People Skills or Technical Skills
People Skills or Technical Skills
There are many efficient engineers working in software companies and the commonplace utterances like ‘coding error’, ‘build not functioning’, ‘new feature is not getting integrated’ , etc. are often heard in their workplaces. Soon after, one might witness meetings after meetings followed by night stay to fix the errors on a stringent deadline. All this is due to lack of people skills. People skills are the most valuable nowadays because large complex projects demand highly efficient people skills to assist in bringing an integrated final product.
Bill Gates of Microsoft acknowledges the value of people skills, “Communications skills and the ability to work well with different types of people are very important. ” he said, “Software innovation, like almost every other kind of innovation, requires the ability to collaborate and share ideas with other tasks, and to sit down and talk with customers and get their feedback and understand their needs. Interpersonal skills are more important in the workplace than IT skills. ” In a way projects are technical, but complexity arises as a result of cross-cultural variables, virtual teams, and the necessity to achieve more in less time.
To resolve issues and gather technical skills in the competitive world, people skills are crucial. People skills can be defined, practiced, improved continually, and best learnt experientially (Flannes, 2006). A professional can be hired to assist with technical details but a manager with people skills are difficult to get. One of the quick turnaround time project experience shared by Charlie Poole (2001) on the website proves that people skills are more important to a team manager in a software development project.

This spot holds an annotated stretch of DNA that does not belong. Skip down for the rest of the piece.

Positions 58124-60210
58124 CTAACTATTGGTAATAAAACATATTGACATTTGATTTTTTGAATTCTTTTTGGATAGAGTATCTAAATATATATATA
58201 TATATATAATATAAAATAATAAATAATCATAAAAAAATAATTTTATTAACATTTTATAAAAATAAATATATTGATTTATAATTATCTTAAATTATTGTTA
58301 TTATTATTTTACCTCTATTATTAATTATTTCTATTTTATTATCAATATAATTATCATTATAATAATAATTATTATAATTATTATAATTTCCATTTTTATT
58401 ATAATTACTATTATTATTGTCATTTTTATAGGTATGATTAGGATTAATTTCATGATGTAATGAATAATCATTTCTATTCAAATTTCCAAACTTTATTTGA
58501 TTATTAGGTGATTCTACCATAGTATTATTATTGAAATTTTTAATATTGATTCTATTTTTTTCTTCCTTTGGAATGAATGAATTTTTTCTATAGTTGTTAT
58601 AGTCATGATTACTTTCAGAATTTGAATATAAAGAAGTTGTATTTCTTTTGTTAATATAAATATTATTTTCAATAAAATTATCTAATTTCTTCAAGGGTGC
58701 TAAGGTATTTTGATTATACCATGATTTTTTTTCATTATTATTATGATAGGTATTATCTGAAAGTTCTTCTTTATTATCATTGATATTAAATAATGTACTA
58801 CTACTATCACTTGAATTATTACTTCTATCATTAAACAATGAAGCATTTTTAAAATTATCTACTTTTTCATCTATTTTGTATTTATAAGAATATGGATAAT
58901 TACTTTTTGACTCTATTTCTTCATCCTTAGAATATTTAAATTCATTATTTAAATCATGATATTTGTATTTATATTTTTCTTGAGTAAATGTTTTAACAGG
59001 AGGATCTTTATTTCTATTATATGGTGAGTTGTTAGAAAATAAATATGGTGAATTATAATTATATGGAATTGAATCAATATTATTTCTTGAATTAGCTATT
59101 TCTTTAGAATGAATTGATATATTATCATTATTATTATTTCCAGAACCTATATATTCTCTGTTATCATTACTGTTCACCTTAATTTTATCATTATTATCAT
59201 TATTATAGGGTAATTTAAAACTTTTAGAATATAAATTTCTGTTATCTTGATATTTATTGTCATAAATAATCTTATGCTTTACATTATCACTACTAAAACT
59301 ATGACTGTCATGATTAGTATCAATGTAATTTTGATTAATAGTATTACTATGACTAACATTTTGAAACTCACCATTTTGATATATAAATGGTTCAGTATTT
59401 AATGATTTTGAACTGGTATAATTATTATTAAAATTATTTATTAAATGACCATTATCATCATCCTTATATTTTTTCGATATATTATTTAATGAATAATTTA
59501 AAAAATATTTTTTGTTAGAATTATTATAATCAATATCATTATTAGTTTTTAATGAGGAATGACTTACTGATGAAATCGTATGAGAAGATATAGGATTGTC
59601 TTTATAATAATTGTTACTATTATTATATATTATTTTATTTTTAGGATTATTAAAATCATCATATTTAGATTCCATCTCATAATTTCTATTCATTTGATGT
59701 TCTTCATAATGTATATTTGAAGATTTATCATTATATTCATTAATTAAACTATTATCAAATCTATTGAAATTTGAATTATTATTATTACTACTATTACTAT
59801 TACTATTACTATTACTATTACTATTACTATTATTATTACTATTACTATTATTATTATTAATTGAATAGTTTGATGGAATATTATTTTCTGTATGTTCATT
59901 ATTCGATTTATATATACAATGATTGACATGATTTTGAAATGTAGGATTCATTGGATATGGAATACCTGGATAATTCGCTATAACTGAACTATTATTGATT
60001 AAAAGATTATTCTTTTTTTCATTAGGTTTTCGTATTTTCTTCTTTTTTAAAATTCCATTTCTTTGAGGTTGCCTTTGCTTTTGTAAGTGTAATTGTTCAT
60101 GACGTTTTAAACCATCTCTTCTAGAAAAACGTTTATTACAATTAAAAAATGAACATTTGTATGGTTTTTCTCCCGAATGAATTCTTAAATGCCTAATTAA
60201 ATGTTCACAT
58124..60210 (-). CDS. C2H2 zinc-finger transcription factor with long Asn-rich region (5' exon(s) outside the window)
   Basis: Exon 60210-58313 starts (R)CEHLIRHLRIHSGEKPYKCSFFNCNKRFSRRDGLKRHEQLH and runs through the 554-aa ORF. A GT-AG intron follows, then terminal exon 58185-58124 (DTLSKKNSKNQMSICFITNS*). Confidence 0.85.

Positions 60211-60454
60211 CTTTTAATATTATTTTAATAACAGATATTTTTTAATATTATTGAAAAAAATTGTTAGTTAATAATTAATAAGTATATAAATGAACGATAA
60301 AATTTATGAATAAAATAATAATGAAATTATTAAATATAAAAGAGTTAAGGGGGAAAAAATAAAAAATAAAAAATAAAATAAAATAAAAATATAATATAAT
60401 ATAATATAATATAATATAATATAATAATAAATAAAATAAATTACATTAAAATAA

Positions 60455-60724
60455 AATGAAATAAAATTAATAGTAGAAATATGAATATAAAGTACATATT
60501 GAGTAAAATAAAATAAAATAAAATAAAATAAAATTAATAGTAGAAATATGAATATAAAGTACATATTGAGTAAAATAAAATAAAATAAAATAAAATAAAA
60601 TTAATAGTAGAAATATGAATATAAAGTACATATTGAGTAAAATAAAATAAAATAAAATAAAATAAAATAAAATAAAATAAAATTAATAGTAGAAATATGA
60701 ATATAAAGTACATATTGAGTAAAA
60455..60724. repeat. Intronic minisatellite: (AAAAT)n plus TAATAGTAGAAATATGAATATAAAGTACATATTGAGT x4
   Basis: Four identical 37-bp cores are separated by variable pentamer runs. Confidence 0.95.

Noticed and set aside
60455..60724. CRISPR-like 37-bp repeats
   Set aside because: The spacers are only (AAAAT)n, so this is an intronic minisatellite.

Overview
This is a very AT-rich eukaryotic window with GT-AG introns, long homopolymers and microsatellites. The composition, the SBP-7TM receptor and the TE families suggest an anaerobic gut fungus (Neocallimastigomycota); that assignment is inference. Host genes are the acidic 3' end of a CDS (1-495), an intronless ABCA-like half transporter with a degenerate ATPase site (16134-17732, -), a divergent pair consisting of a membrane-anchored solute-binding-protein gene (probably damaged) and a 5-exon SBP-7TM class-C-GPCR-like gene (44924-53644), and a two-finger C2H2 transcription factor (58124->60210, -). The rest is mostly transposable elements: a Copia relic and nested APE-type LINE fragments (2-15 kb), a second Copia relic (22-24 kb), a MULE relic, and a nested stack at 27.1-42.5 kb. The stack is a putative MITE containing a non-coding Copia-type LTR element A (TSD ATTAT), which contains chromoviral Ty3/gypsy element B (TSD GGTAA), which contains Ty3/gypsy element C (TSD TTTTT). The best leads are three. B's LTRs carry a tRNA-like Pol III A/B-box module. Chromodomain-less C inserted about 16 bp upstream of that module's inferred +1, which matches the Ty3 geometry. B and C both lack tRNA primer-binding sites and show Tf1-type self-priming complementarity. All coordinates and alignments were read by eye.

He was focused on rolling out a workable project structure with a set of stories as part of one integration cycle. For this he selected four programming core practices like continuous integration, small releases, onsite customer, and planning game. He did it successfully. When the project was kept in front of him, he had a few thoughts (all of which can be co-related to the seven important skills shown in bracket) about the project that had to move forward in just over three week’s time. He decided: I won’t waste time – (Responsibility) I’ll have to quickly turn tasks over to other people – (Communication Subtleties)
I’m forced to recognize what parts of the project have most value – (Ability to Assess) I’ll do the simplest thing that works – (Innovative and Caring) People may be more willing to try out a new approach – (Individuals are not Fixed Objects). An effective team structuring, clarifying requirements before entering into real working scenario, effective planning are some good plans that helped him accomplish the desired results. Besides, Charlie had the ability to manage conflict and agreement in the first place to undertake a project and bring results in three weeks.